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Discover New Brunswick’s Beausoleil oyster

Plus delicious ways to serve oysters all winter long

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Jean-Francois and Maxime Daigle use long grappling hooks to heave bags of oysters into their flat-bottomed boat. Photo: Ashley Erb and Mike Erb

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By the Northumberland Strait’s chilly northern mouth, on a flat bay ringed with sandy beaches, brothers Maxime and Jean-Francois Daigle launch a silver, flat-bottomed boat into choppy, white-tipped water, heading toward their experimental oyster beds.

Through their thick beards and dark sunglasses, it’s hard to tell these brothers are only in their mid-20s. Maurice Daigle, their father, is a Canadian oyster farming pioneer and an owner of La Maison BeauSoleil. Through him they’re learning how to navigate the life they were born into, one connected to the sea and nature’s rhythms, with what it takes to sell a luxury product in a competitive 21st-century international market. And Maxime has the Instagram account to prove it (@maxbeausoleil).

If you’ve ever eaten oysters in a fancy restaurant, you’ve probably tried Atlantic Canada’s world-renowned Caraquet, Malpeque, Bluepoint, and Beausoleil oysters. Here, in Aldouane, N.B., the wind blows hundreds of floating black mesh bags, strung together on rope and anchored into the riverbed, into sweeping arcs.

“They’re like grapes of the sea,” Maxime gestures towards the beds. They require constant maintenance and vigilance, he says, primarily due to predatory sea stars and battering from tides and stormy weather. Using a knife to pop open one that’ s ready for harvest, he hands over the small, round-cupped cocktail oyster that is Beausoleil’s trademark. Almost literally: in 2000 they were the first company in the world to sell the smaller, party-friendly size. The oyster is salty and chewy, a bit sweet on the finish, and makes you want to eat a hundred more.

In October, the brothers, along with the 90-some New Brunswick oyster farmers who work for Beausoleil, lowered beds, flooding their pontoons with water to hibernate them for winter. The bags will rest in the gap against the river’s unfrozen bottom, either to be harvested mid-winter or wait for the cycle to start again in the spring.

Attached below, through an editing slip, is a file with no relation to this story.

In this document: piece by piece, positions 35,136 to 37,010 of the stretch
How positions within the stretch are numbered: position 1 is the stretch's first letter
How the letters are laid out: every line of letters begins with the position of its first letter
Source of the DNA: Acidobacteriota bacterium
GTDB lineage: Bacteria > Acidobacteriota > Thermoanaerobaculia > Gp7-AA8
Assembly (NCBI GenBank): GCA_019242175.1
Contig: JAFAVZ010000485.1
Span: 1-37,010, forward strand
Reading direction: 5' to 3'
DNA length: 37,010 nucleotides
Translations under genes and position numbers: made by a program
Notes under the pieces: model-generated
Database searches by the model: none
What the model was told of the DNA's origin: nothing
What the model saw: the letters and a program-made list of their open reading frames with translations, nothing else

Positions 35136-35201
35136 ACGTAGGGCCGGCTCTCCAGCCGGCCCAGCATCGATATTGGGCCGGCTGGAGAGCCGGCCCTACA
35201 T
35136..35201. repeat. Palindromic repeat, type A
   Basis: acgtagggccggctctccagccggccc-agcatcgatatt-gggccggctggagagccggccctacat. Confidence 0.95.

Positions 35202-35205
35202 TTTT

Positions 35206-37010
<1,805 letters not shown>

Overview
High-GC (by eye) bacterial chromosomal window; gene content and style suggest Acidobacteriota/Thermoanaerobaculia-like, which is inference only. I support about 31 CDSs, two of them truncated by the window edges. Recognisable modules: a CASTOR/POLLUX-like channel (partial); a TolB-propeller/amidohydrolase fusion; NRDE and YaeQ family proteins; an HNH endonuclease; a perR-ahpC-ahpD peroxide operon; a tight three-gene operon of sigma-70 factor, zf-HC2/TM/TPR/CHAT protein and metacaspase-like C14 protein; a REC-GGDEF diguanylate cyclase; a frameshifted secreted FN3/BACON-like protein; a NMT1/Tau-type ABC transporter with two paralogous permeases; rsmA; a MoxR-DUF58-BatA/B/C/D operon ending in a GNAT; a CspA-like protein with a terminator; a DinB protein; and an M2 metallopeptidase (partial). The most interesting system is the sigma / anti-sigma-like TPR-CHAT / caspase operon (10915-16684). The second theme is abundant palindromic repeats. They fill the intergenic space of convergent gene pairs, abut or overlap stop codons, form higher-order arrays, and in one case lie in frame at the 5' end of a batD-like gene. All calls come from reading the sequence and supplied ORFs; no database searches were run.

In the sorting facility nearby, workers in aprons and gloves chisel small oysters off bigger oysters. Every Beausoleil oyster will pass through this stainless steel conveyor belt annually during its three- to seven-year life. The machine takes a picture of each oyster and sorts it back into a mesh bag based on size. “Everything that’s here goes back in the water,” says Maxime.

Maurice, a compact man with a silver, well-groomed moustache, worked for the National Parks before starting the business with his father. They started with mussels, which didn’t grow well in the area. Maurice and his wife, a biologist, hoped the business, which they started 16 years ago, would put their sons through school. Today Maurice’s sons are nationally ranked oyster-shucking competitors who travel around the country representing the brand.

“They’re good ambassadors,” says Maurice. “They know the farming techniques, and they bring that to restaurants, so they can explain it.”

In 2010, Beausoleil, which is currently owned by three partners, was producing about three to four million oysters. This year they expect to ship 10 to 12 million as far away as Hong Kong. “We were opening oysters in Quebec last spring, and some of the fellas said Beausoleil is the classic,” says Maurice. “In California some growers said we set the bar. It’s fun to hear comments like that.”

Down a dirt road minutes outside Aldouane, in the small yellow cabin Maxime rents from his parents, cook Dennis MacDonald dons an apron. As he throws a roasting pan full of oysters into the oven to broil, MacDonald laments that more Maritimers don’t savour oysters regularly.

“If you’re not exposed to them, how are you ever going to know?” says MacDonald. “Oysters literally travel with their home, their terroir. They’re the most perfectly seasoned, delicious morsel.”

Next, the young cook from Miramichi, N.B., who hopes to open his own restaurant someday, tosses a homemade Tex-Mex rub with fine cornmeal. He’s making oyster po’boy sandwiches. The oyster farmer and the cook wolf down the first two in a couple of bites. “That’s delicious,” groans Maxime, closing his eyes. But there’s just one problem: they’ve run out of oysters.

Five minutes later, wearing chest-high camouflage waders slicked with salt water, Maxime trudges out of the frigid waters of the Northumberland Strait like a marine bigfoot, slinging black mesh bags in either hand—he keeps a backup stash in the waters outside his home.

He opens one bag, pouring an extravagant pile of oysters onto the picnic table. With flick after flick of his wrist, he shucks dozens of the striped grey and white bivalves into a tiny enameled pail.

“We’re proud to be New Brunswickers. We’re proud to be Acadian in New Brunswick,” he says, handing the pail off to MacDonald. “It’s the best thing in the world to be working in our home province. I love it. I adore this thing. I want to die doing this. If I could do this for the rest of my life, I’d live a happy life.”

Clarification: An earlier version of this story implied that Maurice Daigle is the sole owner of La Masion Beausoliel, in fact he is one of three owners.

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